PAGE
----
You’re always perfecting the processes for getting your newly acquired customers comfortable. It’s one of your keys to success. And, its an area you would never think about neglecting.


But, what about doing the same thing for an audience that is just as important as your customers – probably even more important – your employees!


A good employee orientation is so much more than just making sure that key forms are filled out or that new employees know where to find the nearest Tim Hortons. The truth of the matter is that if you have a well-developed employee orientation you are going to have much better employee retention. And, all entrepreneurs know the importance of retaining good employees.


In BusinessCast podcast #59 – Get New Employees Up and Running – we provide answers for questions that entrepreneurs are always struggling with, including:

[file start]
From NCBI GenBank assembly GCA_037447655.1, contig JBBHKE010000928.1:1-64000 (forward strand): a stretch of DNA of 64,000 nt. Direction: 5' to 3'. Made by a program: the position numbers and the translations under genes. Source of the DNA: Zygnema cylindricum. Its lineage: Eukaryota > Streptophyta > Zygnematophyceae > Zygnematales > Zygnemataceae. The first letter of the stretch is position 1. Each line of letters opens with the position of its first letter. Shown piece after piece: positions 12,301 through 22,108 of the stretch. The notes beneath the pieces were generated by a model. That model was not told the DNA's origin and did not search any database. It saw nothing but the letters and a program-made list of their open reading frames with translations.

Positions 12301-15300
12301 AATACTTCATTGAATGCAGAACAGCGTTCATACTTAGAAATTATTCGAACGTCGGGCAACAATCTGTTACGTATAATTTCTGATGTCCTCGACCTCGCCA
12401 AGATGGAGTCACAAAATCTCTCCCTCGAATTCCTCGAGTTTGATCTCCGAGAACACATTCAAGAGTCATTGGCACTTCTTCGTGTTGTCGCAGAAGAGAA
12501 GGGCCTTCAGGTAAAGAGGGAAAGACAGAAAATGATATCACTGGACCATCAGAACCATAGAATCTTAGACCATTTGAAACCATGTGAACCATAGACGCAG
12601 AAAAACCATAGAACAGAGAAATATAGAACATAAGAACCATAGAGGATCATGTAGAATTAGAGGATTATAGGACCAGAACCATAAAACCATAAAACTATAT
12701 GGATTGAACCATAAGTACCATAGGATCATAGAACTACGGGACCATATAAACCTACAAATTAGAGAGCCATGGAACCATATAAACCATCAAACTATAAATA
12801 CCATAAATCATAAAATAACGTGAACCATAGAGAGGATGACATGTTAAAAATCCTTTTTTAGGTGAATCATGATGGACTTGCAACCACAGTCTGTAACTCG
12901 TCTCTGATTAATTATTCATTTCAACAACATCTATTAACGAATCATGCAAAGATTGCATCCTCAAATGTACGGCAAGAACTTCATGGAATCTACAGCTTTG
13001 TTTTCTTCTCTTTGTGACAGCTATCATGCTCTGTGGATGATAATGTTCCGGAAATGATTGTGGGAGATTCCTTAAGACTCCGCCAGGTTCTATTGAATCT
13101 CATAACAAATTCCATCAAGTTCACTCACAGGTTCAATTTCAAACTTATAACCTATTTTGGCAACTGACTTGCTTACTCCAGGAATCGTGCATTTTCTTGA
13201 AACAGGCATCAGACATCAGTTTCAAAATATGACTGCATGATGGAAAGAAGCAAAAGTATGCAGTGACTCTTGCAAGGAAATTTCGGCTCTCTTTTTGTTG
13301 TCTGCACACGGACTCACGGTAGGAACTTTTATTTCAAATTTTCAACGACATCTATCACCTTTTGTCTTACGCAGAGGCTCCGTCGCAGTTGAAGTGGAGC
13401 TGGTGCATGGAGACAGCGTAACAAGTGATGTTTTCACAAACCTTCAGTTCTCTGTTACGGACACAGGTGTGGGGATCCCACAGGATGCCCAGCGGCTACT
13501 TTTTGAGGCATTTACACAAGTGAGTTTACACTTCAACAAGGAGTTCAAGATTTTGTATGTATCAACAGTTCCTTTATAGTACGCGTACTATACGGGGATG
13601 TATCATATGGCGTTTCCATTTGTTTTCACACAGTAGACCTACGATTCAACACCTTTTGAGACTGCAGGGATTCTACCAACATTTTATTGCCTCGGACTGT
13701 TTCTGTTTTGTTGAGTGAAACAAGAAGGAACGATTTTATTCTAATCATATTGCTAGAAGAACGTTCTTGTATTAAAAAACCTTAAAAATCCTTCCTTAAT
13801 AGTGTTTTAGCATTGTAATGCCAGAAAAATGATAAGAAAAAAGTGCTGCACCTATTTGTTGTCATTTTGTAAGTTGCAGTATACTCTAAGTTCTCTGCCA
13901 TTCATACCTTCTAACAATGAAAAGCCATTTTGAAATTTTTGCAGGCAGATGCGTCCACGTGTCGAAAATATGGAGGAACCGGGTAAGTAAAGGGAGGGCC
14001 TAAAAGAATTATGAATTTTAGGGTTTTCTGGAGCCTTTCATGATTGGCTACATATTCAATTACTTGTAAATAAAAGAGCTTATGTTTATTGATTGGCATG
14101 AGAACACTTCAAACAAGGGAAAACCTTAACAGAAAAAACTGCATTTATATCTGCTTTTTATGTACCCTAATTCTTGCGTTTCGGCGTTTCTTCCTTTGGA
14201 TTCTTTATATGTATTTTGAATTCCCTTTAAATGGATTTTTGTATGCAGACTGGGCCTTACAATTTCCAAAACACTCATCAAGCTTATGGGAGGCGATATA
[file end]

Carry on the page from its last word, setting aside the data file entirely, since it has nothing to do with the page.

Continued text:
• How important is a good employee orientation?
  • What should a good employee orientation look like?
  • What are the key components of an effective employee orientation program?
  • Who should design, participate, lead and measure your employee orientation program?
  • When does orientation truly begin?
  • How do you know that your employee orientation is successful?
  • How can you/when should you review and improve your employee orientation?

If you’ve ever wondered about how best to orient your new employees, now’s the time to get a quick primer: Listen to BusinessCast podcast #59 and you will truly Get New Employees Up and Running.


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Trade Your Business – Part 3 – Resource Round-Up


There’s something compelling about bartering – potentially saving costs, quickly acquiring new customers and eliminating unwanted inventory.


But, as we’ve explored in “Trade Your Business” (show # 60), each entrepreneur needs to consider several items before they begin bartering, such as: 

  • Establishing a barter-specific rate card
  • How to report barter activity in your annual taxes
  • Implications that bartering can have on your brand